An investigation into terminations of Down’s Syndrome foetuses in the UK has revealed that half of these abortions go unrecorded.
The probe was conducted by the independent National Down’s Syndrome Cytogenetic Register (NDCR), an organisation that is notified of any Down’s Syndrome diagnoses and can track the progress of pregnancies.
They found that out of 994 terminations, only 496 were properly recorded. Out of the 498 missing cases, around 50 had been recorded but alternative reasons given. It is unclear whether the other 450 were recorded in some capacity, or simply conducted off the register.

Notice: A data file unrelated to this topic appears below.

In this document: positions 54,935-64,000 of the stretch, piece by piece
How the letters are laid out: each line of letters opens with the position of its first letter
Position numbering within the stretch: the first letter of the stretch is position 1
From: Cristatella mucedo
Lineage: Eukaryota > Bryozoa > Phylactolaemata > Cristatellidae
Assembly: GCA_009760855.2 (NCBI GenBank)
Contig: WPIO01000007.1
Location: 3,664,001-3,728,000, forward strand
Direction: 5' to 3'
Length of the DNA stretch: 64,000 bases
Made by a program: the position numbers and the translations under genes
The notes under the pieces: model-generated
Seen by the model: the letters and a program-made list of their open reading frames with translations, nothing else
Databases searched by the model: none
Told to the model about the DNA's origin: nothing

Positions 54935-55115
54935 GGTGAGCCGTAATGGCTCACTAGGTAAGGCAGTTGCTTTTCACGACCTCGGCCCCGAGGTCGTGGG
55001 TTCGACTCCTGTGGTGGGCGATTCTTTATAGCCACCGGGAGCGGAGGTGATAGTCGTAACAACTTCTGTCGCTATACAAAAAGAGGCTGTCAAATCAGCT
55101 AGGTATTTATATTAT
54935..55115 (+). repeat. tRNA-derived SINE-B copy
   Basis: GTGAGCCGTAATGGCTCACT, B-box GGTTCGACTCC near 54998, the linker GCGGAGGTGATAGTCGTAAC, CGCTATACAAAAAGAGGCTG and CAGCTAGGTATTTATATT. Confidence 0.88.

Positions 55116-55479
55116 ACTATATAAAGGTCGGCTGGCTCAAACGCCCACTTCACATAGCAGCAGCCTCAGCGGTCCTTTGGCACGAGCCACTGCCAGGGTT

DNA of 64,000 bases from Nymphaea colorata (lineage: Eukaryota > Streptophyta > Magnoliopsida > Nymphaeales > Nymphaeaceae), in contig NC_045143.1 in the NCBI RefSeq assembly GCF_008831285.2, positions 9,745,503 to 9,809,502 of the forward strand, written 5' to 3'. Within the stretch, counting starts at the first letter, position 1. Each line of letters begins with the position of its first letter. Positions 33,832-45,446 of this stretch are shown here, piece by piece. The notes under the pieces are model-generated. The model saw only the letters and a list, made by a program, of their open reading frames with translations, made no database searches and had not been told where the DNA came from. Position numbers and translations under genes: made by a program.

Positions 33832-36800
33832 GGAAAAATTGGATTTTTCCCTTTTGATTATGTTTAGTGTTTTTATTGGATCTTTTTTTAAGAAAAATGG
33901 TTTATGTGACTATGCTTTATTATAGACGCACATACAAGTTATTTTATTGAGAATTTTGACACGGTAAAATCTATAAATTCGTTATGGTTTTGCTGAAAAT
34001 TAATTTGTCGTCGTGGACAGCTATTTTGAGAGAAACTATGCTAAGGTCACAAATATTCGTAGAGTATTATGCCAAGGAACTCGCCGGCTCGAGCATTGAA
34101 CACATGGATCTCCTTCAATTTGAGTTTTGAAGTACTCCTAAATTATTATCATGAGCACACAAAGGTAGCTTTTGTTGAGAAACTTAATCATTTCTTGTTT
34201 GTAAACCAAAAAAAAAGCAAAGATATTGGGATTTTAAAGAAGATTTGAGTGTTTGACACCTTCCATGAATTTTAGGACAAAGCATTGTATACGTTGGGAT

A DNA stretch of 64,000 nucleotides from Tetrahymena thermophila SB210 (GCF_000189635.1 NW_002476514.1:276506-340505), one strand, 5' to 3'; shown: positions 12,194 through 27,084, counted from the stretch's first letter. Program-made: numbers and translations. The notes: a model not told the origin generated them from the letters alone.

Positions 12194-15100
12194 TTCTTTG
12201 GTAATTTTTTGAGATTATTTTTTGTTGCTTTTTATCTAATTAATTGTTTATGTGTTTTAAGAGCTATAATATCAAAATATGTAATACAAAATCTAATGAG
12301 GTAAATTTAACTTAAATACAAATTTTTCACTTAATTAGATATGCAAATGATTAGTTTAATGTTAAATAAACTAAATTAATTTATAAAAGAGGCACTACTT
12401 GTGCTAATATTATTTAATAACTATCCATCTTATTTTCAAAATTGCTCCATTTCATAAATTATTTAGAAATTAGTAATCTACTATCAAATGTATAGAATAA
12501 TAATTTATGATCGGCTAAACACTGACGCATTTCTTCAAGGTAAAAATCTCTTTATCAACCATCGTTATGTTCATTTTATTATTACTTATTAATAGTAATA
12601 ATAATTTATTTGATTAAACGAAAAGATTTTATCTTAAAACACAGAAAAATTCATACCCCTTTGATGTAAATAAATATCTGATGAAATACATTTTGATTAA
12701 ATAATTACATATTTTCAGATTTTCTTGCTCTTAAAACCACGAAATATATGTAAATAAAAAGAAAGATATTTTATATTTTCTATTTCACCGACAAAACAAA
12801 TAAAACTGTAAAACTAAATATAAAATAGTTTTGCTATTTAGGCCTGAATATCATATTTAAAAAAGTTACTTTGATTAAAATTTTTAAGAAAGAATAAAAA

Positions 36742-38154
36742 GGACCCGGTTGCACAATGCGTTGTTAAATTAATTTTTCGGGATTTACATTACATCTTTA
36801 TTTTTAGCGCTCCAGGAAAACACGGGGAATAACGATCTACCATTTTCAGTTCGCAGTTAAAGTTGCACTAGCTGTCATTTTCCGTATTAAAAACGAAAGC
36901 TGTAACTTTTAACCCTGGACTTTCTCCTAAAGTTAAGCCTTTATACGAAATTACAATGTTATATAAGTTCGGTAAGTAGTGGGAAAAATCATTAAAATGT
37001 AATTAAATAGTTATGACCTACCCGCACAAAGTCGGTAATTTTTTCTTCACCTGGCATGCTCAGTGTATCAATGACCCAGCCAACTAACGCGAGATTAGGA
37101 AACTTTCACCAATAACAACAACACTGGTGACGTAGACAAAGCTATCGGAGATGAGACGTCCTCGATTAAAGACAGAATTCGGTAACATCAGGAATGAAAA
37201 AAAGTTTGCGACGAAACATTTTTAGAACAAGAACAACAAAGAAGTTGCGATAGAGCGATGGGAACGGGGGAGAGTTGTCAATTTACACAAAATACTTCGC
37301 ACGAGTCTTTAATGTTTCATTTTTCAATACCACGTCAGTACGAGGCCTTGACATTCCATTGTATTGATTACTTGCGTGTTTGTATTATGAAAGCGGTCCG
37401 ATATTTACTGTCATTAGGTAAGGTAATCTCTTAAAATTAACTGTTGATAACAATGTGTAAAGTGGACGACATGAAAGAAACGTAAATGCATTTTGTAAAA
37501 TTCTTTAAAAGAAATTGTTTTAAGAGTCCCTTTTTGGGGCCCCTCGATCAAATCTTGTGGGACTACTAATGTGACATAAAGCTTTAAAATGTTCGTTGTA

Tory MP Fiona Bruce, chairman of the recent independent parliamentary inquiry into abortion for disability, said it was clear doctors had broken the law: “Worryingly, the department appears to have made no attempt to see that the law is properly enforced,” she said.
“We now know that nearly half of abortions for Down’s Syndrome were incorrectly recorded. How many doctors were referred for investigation? None.”
A spokesman for the Department of Health said they were working with the Royal College of Obstetricians and Gynaecologists to tighten up the system.
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